Searching for a new model of food and farming

A confession of impasse, searching for a new beginning

There is a sense that the world food system has reached an impasse. Hunger afflicts at least an eighth of the world population (FAO, 2012), mostly in the global South, but also in the North where austerity policies – which respond to crisis by prioritising the interests of the wealthy – leave working people hungry. What is even more serious is that even this damaged ‘food security’ cannot be guaranteed into the future. International institutions now recognise that something fundamental must change, a realisation embodied in the notion of paradigm shift (Graziano da Silva, 2015; FAO, 2011) and further concretised in the form of sustainable intensification.

Such recognition is all the more significant since, for most of its history, the UN Food and Agriculture Organisation (FAO) tended to be somewhat unwilling to offend corporate interests. Within the UN system it was mostly the two successive Special Rapporteurs on the Right to Food, Jean Ziegler and Olivier de Schutter, who pushed for a more radical and systemic critique. The latter notably placed his authority behind agroecology (de Schutter, 2010), a term that implies bringing farming back to an understanding of natural systems, and that forms an important point of reference for this book.

A landmark in official critiques of the ruling food paradigm was the publication of Save and Grow, A New Paradigm of Agriculture – A policymaker’s guide to the sustainable intensification of smallholder crop production (FAO, 2011), which argued specifically for a revitalisation of small farms and a recognition of their dignity and essential contribution. Expanding on this, the UN Conference on Trade and Development (UNCTAD) further stated: ‘The world needs a paradigm shift in agricultural development: from a ‘green revolution’ to an ‘ecological intensification’ approach. This implies a rapid and significant shift from conventional, monoculture-based and high-external-input-dependent industrial production towards mosaics of sustainable regenerative production systems that also considerably improve the productivity of small-scale farmers. We need to see a move from a linear to a holistic approach in agricultural management, which recognises that a farmer is not only a producer of agricultural goods, but also a manager of an agro-ecological system...’ (UNCTAD, 2013, p.i).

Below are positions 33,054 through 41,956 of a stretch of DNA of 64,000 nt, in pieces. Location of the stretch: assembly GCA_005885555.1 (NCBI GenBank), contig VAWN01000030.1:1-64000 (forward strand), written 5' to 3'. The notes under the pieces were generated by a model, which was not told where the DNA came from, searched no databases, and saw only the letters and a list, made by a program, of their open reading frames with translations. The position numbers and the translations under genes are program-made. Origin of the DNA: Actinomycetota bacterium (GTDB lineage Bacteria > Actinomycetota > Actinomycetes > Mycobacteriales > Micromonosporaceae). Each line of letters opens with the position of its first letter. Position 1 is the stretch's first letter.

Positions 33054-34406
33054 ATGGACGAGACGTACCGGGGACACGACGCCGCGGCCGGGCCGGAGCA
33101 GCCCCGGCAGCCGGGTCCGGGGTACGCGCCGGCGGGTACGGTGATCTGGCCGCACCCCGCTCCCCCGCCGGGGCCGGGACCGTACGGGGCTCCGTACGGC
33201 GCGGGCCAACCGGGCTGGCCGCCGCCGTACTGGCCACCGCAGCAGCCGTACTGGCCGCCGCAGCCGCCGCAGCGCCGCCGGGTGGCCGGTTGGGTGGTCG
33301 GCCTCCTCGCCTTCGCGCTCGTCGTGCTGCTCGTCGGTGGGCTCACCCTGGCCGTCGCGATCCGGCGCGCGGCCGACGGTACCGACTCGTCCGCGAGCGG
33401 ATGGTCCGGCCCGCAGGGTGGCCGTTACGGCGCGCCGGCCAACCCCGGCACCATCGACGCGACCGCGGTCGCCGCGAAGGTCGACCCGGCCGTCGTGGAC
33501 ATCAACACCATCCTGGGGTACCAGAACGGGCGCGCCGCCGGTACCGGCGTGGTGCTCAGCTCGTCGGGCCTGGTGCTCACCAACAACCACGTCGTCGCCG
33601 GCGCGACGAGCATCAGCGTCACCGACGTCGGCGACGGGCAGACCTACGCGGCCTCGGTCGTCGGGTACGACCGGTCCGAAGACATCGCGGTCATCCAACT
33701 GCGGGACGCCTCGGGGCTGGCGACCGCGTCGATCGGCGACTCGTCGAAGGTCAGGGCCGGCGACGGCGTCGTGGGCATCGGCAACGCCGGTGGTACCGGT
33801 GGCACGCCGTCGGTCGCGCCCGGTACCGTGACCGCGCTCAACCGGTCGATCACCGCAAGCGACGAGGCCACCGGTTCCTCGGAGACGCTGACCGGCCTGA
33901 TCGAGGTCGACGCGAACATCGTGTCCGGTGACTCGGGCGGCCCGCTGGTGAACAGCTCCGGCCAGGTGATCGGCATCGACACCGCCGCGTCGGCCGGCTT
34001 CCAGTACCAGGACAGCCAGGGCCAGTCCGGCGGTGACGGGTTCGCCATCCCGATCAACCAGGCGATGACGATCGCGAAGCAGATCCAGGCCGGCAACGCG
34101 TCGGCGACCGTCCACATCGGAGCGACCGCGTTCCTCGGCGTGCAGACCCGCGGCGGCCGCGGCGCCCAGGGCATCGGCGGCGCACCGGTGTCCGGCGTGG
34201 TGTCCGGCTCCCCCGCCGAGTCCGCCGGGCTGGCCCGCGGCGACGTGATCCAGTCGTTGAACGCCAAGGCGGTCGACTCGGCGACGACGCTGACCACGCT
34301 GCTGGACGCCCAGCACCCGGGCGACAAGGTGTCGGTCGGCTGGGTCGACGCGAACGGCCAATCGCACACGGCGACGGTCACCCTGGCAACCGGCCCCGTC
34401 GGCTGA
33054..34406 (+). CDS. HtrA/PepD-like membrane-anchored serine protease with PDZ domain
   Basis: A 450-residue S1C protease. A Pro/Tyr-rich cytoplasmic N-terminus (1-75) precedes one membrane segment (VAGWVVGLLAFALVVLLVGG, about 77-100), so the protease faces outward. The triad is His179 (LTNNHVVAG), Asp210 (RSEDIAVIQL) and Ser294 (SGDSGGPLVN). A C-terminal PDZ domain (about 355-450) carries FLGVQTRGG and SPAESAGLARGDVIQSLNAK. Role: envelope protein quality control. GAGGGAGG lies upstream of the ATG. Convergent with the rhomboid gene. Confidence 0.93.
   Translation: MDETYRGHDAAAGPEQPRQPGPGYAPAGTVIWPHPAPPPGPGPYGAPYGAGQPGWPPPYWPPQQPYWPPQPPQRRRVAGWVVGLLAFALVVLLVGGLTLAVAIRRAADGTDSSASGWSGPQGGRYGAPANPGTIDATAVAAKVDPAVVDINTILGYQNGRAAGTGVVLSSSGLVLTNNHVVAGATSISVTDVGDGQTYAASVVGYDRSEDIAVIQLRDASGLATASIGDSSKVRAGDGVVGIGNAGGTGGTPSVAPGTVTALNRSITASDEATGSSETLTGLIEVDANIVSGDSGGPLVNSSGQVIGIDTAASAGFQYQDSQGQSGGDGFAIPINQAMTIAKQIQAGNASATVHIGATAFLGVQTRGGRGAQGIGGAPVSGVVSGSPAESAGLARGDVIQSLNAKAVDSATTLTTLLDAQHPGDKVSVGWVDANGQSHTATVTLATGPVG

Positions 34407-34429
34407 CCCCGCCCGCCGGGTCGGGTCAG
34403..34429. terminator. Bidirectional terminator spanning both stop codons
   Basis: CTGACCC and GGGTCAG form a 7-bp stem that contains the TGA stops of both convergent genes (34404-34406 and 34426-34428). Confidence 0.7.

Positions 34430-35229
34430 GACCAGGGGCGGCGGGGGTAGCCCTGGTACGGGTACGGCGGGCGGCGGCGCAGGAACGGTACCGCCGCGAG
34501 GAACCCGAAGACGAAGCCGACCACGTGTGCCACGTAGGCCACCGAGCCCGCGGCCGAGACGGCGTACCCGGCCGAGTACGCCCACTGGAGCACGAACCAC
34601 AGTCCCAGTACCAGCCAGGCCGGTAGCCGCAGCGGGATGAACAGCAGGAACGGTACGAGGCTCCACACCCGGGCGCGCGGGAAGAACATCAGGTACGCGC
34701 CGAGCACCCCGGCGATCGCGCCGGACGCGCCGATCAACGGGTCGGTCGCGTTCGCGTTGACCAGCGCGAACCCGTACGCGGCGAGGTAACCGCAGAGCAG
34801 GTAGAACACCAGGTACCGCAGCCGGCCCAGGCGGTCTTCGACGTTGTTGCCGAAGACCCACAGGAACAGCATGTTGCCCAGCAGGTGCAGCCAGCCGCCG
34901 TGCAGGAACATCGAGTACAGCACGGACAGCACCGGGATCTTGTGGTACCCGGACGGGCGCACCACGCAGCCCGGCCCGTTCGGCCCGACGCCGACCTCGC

This and similar statements embody a welcome reflection on what the shift may entail: terms like ‘mosaics’ and ‘regenerative’ imply a change in how we think, moving away from linear and reductionist approaches and towards a systems perspective.

These ideas are stimulating. Nevertheless, we should ask whether the new paradigm is correctly framed. Not everyone, even among those critical of the old paradigm, would accept that it is, particularly the assumption that the answer is ‘intensification’, which could imply a merely quantitative solution and contradict the more qualitative issues raised. Indeed, the notion of a ‘new paradigm’ entered the debate quite some time ago, precisely in relation to quality issues (Welch and Graham, 1999). The emphasis on quality arose as a critique of earlier mainstream policies, targeting mainly quantity, which often were critically labelled ‘productivist’ and were typified by the now-discredited Green Revolution in which hybrid crop strains were bred only for quantity of yield.

The question therefore arises as to whether sustainable intensification is merely a cosmetic updating of productivism. Could the problem of feeding the planet be solved in another way?

It might for example be argued (Wiskerke, 2015) that the issue is not insufficient production, but rather cutting waste; indeed, food waste is a crucial issue, commonly estimated to represent between 30% and 50% of food produced (IME, 2013).

Distributive justice as a critique of social ills

Another, complementary, critique would see the problem as one of distribution, rather than production. Plenty of food is produced, but fails to reach those in need.

The issue of access to food is by no means just a matter of technical logistics; it is, ultimately, about distributive justice: decent nutrition should be addressed not through hand-outs or largesse, but as a right. Distributive issues are, in fact, central to political ecology, which critically questions issues like the distribution of risk...of which food insecurity is an integral part.